Welcome to Xed (Crossed) by Design, a new article series in which I’ll be examining a game feature that two different creative mediums have in common. In this inaugural post, I’ll be looking at the dynamics of puzzles and player interaction in Legend of Zelda: Breath of the Wild and table-top roleplaying games like Dungeons and Dragons.
Here I’m going to make a case that we can study Breath of the Wild to learn how to make better puzzles and encounters in table-top roleplaying games.
Continue reading Xed by Design: Breath of the Wild and TRPGs
This is the second Dev Log for Stars Fall Up. One good piece of criticism I got about the last Dev Log was that it was more about my personal philosophy on game design, rather than focusing on my process or the mechanics. It’s true, and the latter is where I want to be focusing with these Logs.
However, I’m also letting myself write about what’s buzzing about in my mind most, so a balance may have to be struck. This Dev Log is more about “game writing” than “game mechanics”, and I’m fine with that.
Continue reading Dev Log 2: Stars Fall Up (redesign 2.0 finalization)
The Unofficial Read-First Manual
So, I like this show called Kamen Rider. A lot. If you’ve been within proximity of me for a good amount of time recently, I have probably tried to convince you to watch it. And while I’m sorry about me, I’m not sorry about spreading the glory that is this four-decade-old live-action martial arts drama. I can (and probably will) say a whole lot more in future posts about what Kamen Rider is, is not, tries to be, etc., but for newcomers I like to boil it down to “a bunch of super-pretty Japanese boys become superheroes and deal with their ANGST by beating up thematic kaiju cosplayers and/or other super-pretty boys”. If this description seems lacking in some crucial details, here’s a more objective explanation.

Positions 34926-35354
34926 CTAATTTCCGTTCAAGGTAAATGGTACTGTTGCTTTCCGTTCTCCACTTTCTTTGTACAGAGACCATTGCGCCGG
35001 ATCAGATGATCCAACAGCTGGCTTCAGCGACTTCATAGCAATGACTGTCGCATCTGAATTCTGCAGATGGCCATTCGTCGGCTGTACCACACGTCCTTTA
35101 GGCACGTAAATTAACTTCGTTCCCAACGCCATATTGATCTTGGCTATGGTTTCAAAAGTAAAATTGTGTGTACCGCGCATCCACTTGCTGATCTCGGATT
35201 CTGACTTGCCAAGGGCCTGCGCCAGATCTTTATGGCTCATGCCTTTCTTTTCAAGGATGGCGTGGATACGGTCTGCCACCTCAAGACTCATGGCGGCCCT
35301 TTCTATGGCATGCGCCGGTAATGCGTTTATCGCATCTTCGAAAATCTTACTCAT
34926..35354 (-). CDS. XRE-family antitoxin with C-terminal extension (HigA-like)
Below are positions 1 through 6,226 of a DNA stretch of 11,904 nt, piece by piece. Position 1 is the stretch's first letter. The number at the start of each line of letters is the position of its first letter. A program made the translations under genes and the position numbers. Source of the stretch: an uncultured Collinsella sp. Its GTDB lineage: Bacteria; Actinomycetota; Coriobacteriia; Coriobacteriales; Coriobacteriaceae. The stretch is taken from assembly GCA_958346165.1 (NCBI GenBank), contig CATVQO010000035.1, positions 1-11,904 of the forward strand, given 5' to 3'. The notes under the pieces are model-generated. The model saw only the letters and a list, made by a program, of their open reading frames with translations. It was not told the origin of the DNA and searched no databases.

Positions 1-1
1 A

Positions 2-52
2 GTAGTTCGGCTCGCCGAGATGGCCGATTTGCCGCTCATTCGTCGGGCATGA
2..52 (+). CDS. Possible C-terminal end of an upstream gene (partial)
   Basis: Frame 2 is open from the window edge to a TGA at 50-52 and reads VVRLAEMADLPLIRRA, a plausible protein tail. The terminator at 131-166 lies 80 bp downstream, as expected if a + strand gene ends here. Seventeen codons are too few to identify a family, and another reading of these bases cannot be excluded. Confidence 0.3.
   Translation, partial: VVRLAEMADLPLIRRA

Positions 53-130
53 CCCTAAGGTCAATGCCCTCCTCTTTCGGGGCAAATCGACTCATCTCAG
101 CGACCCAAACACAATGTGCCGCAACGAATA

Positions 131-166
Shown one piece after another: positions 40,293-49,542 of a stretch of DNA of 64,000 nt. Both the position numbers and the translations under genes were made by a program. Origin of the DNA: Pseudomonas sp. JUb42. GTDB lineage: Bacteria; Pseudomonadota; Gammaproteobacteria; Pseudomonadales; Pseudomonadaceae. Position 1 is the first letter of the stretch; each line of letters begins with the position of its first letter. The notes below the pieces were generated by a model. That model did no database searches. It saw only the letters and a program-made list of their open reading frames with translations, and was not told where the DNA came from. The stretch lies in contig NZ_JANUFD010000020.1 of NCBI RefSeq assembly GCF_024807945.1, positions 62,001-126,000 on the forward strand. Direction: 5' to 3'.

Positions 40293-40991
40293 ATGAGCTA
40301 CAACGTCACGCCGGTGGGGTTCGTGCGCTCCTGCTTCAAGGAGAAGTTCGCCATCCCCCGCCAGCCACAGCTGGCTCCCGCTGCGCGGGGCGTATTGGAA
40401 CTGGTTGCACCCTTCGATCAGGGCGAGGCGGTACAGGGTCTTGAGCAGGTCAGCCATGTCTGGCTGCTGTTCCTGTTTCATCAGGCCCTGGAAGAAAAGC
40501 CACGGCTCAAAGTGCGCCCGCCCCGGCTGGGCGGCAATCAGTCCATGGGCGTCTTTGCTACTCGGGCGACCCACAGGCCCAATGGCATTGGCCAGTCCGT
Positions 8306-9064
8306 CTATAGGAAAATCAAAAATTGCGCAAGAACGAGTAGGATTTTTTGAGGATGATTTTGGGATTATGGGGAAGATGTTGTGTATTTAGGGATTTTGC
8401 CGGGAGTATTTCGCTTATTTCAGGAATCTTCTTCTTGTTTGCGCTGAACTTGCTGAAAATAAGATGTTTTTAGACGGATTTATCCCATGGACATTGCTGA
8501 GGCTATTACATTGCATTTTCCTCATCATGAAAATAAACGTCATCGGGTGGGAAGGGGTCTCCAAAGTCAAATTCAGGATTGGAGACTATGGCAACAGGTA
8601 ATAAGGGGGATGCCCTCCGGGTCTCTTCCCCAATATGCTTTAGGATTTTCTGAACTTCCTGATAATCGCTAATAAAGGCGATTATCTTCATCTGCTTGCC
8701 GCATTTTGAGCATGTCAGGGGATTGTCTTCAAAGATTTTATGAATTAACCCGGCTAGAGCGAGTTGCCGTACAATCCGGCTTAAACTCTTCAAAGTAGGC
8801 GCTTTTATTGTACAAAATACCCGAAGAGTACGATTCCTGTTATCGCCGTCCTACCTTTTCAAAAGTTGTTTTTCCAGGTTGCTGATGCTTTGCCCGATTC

Continue reading Kamen Primer 101
So, I’m writing about working on my game while I should be working on my game. Great.
For those who haven’t seen it on our Current Projects page, Stars Fall Up is a TRPG I’m working on—or, more descriptively, a mini-RPG for Us Damn Millennials.
A design factor that’s been on my mind a lot with this project is simplicity. That’s the word my brain goes to, but the full concept has more facets than the word “simplicity” can portray. I’m talking about simplicity in the way of “stripped of non-essential fluff and mechanics”. It’s the minimalism of game design. To be honest, this kind of simplicity is my modus operandi for creating games; I want to make games that other people who have little to no knowledge of TRPGs can pick up and be encouraged, not daunted, to try them out. I want mechanics that don’t feel like they have to be comprehended like the rules of a board game before any kind of fun can begin.
Continue reading Dev Log 1: Stars Fall Up (redesign 1.0)
30 Years of Games Manage to Justify the Amnesiac Hero Trope
Y’know, I would be astounded to find out that I was the only person who is quite over amnesia-based plots in shows and video games. For those who need a refresher (cuz you forgot? Cuz amnesia? Do you get it) here’s the TV Tropes page for the Amnesiac Hero. As you might know, the latest Legend of Zelda game, Breath of the Wild, has the non-titular hero Link awakening to find he’s lost all of his memories– he has no idea why he woke up in a tank full of glowing goo wearing nothing but some stylin’ boxer-briefs. And only recently, after about 50 hours of gameplay, I feel like I’m actually able to appreciate the Amnesiac Hero trope, maybe for one last time.
Continue reading It All Links To The Past
Sakura Quest is Unexpectedly Pragmatic for a Slice of Life Anime